This month’s blog post authored by guest blogger and Excelsior Springs SAFE Director, Juila Mees.
Our youth are up against a lot these days. Among Clay County youth in 6th-12th grades, nearly 15% report “feeling hopeless often or always”; 13% report they have seriously considered suicide in the past year; 10% have drank alcohol in the past month.[i] These statistics are simply the numbers behind the real stories of youth depression, suicidal ideation and substance use that local youth are dealing with every day. Stories that local school counselors, youth mentors, law enforcement officers, and health care providers see all too frequently. While mental health and substance use problems are complex, there is some research that can help us discover some of the roots of these societal issues. In 1998, Kaiser Permanente and the U.S. Centers for Disease Control and Prevention (CDC) coined the term, “Adverse Childhood Experiences” or “ACE.” The ACEs study was one of the largest ever conducted to assess the link between early childhood adversity and its effect on long-term health. The study looked at common types of childhood adversity, such as abuse and neglect or other household dysfunction like domestic violence or living with a parent with a substance use disorder or untreated mental health disorder. The study assigned an “ACE score” by adding up the number of adversities (0-10) that the participant identified. The study had remarkable findings:[ii]
- First, ACEs are very common. 67% of the participants had at least one ACE, and 13% had an ACE score of four or more.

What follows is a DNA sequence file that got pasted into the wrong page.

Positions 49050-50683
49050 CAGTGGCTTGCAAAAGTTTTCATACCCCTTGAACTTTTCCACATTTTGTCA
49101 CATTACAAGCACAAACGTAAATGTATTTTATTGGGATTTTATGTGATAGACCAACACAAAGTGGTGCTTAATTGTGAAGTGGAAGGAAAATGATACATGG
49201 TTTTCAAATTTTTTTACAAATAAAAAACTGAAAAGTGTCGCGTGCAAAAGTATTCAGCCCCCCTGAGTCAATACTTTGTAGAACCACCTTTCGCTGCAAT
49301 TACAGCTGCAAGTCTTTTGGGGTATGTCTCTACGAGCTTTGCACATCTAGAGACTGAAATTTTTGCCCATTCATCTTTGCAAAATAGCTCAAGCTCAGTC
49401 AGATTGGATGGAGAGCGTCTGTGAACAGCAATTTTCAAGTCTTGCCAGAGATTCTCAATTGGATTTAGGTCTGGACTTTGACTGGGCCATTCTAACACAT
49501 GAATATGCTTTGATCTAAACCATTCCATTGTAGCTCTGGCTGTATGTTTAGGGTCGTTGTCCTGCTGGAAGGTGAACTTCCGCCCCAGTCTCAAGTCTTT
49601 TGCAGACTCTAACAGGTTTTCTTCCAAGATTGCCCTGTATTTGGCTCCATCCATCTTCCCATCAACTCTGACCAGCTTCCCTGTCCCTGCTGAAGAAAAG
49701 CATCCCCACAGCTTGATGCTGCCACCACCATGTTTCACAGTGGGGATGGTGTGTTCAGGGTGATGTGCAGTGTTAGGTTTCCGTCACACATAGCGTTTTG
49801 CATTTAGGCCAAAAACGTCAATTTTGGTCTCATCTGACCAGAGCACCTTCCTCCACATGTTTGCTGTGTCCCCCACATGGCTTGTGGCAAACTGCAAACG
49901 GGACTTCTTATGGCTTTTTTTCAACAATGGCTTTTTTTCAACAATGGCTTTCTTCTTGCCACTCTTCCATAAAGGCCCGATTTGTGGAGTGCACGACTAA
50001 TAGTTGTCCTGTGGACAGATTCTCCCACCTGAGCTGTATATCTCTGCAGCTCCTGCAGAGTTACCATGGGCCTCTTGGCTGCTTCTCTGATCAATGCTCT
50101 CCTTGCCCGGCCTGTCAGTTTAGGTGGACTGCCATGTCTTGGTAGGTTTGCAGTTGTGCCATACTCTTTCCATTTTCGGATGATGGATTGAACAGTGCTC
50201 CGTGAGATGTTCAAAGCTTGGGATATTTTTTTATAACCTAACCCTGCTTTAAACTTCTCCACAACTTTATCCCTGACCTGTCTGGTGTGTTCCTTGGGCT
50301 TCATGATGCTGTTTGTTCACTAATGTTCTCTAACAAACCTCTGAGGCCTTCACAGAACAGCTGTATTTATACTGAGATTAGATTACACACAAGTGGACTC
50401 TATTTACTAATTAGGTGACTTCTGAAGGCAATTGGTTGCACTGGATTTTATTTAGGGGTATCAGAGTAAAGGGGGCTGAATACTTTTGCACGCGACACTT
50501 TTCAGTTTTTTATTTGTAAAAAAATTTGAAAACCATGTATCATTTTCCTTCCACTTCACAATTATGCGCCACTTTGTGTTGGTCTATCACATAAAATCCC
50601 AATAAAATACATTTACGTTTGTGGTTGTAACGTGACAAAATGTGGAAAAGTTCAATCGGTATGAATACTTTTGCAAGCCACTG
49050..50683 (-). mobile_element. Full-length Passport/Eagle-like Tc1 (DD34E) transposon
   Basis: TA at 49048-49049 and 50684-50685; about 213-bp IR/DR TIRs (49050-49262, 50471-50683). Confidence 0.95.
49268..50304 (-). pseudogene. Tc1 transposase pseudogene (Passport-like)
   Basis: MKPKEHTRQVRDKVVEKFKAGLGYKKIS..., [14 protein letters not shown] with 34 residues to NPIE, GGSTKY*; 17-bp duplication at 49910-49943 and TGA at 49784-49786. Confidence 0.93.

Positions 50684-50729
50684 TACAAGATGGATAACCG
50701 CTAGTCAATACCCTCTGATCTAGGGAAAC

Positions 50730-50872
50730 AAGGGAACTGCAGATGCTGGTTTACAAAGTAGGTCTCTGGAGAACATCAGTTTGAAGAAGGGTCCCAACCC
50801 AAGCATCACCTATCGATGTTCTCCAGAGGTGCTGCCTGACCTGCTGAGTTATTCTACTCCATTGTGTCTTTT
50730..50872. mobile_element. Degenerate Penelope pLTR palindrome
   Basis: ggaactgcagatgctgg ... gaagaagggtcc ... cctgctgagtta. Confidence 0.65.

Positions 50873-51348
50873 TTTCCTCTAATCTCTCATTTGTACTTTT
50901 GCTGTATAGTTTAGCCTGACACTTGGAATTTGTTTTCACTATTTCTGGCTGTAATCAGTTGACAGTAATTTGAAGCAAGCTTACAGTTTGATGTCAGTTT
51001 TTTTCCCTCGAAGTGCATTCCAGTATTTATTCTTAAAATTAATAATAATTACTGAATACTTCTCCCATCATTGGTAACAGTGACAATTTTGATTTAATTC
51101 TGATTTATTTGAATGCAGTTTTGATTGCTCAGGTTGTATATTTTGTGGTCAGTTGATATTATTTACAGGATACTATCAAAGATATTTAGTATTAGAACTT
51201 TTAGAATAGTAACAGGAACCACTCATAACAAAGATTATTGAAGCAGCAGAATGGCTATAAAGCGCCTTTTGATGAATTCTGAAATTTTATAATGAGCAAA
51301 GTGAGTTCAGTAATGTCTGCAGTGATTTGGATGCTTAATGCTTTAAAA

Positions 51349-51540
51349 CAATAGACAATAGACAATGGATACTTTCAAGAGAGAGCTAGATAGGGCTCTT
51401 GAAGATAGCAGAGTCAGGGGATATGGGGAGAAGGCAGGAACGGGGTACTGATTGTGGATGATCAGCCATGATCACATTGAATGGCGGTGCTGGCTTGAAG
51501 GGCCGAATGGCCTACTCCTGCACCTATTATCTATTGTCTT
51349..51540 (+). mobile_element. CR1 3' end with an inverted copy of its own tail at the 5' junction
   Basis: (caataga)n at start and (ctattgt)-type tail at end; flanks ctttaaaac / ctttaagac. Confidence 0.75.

- The more ACEs, the higher the risk of negative health outcomes in adulthood. For example, those with a high ACE score have three times the risk for heart disease or lung cancer and a 20-year shorter life expectancy compared to those with an ACE score of O.
- ACEs have an impact on mental health and one’s risk of substance use disorder throughout life. For example, those with a score of four or more are 5x more likely to have an alcohol abuse disorder and 4x more likely to suffer depression.
The Northland Coalition and our network of prevention coalitions in Liberty, Excelsior, Smithville, and Ray County have been working to educate the public about the health impacts of ACES. We have provided trainings on ACES and have shown the film Resilience to over 2500 people in the Northland. Now we taking the next step to help mobilize hundreds of adults to help buffer against the impact of ACEs and build resilience in area youth. With funding from the Liberty Hospital Foundation, we’re providing education on the impact of adversity and then equipping small groups with the Roots of Resilience Action Guide. Using this guide, groups in a variety of settings can spend time learning, reflecting, discussing, and developing steps to create meaningful change for youth. Our goal is to empower individuals so that they can also work to build resilience in youth around them. The Action Guide is a free tool available to any small group throughout the Northland. If you have a group that would like to be a part of this mission, contact us at email@example.com.
Everyone can help buffer area kids from all that life has to throw at them. It takes education and intention and we want you to help. Find out more about the Roots of Resilience campaign and the Roots of Resilience Action Guide at www.rootsofresiliencekc.com.
[i] Missouri Student Survey. Missouri Department of Mental Health, 2018, dmh.mo.gov/.
[ii] Felitti, Vincent J, et al. “Relationship of Childhood Abuse and Household Dysfunction to Many of the Leading Causes of Death in Adults.” American Journal of Preventive Medicine, vol. 14, no. 4, 1998, pp. 245–258., doi:10.1016/s0749-3797(98)00017-8.